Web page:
Inactivated Vaccines

It contains the completely dead pathogen of disease. This type of vaccine provides good immunity but not as great as live attenuated vaccines. It is necessary to take several doses to get strong immunity against the particular pathogen. This type of vaccine protects against Hepatitis A, Flu, Polio, Rabies.


Subunit, Recombinant, Polysaccharide, and Conjugate Vaccines

This type involves particular parts of a pathogen like protein, polysaccharides ( sugars ), or capsid (an outer member of some microorganisms). The main advantage of such vaccines is that it can be used by everyone even if a person is immunocompromised (weak immune system). Also, it provides a strong immune response. Sometimes it is necessary to take booster shots for getting lifelong immunity. These are the following diseases against which such type of vaccine can be used.

  • Hib (Haemophilus influenzae type b) disease, Hepatitis B
  • HPV (Human papillomavirus)
  • Whooping cough, Pneumococcal disease, Meningococcal disease, Shingles


Toxoid Vaccines

The toxoid vaccine is made from toxins obtained from pathogens. In this type of vaccine, immune responses are generated against toxins and not for the pathogen. Like some other types of vaccines, you may need booster shots to get protection against diseases. These types of vaccines are used against Diphtheria and Tetanus.


Mode of Action of a Vaccine

The antigen is a molecule present on the surface of the pathogen. The presence of antigens in the body activates the immune system against the pathogen. As part of the immune response, antibodies are made against the pathogen. Antibody guides complement cascade to fight with pathogens. Complement cascade involves phagocytosis, inflammation, and members attack which is also called the primary response. It triggers the following immune functions:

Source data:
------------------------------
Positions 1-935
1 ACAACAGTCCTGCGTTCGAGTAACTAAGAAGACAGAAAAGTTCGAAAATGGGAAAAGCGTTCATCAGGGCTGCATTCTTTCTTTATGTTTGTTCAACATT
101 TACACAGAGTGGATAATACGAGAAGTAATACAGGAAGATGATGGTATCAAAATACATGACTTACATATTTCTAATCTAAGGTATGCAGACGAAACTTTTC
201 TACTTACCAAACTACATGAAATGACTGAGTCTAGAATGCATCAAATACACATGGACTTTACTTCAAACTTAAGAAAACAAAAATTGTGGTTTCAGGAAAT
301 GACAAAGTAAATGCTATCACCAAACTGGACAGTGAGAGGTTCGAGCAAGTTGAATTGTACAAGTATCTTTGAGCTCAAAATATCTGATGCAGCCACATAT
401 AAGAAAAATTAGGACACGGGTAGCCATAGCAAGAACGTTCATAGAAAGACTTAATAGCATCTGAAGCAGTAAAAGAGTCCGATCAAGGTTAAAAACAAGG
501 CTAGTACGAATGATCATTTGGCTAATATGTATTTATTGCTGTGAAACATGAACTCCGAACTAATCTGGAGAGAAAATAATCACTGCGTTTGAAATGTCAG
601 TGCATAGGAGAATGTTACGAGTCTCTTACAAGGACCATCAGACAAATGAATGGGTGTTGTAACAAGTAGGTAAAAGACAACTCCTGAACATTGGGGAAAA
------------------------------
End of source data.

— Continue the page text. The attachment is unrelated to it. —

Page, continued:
• Phagocytosis – by opsonizing antigens.
  • Inflammation – by attracting macrophages and neutrophils
  • Membrane attack – by rupturing the cell wall of bacteria.

There are two types of memory cells present in the body (T-cells and B-cells) which replicate during infection and remain in the body. Those memory cells get active as it detects antigen which had previously encountered. Once antibodies are made for a pathogen then that pathogen won’t infect that particular person anymore.

(Image Credits: Sunita Awate1,2, Lorne A. Babiuk3, and George Mutwiri /frontiers)

When vaccines enter the body it activities our immune system. As vaccines contain either weakened pathogens or antigens then our adaptive immune system starts producing antigens along with memory cells. During all these processes humans don’t get harmed as it happens during natural infection.

Also, this immunity lasts lifelong. The only thing which needs to be taken care of is a side effect vaccine. Many clinical trials are carried out to study the effectiveness of the vaccine. That’s the reason why it takes so long time to develop a vaccine.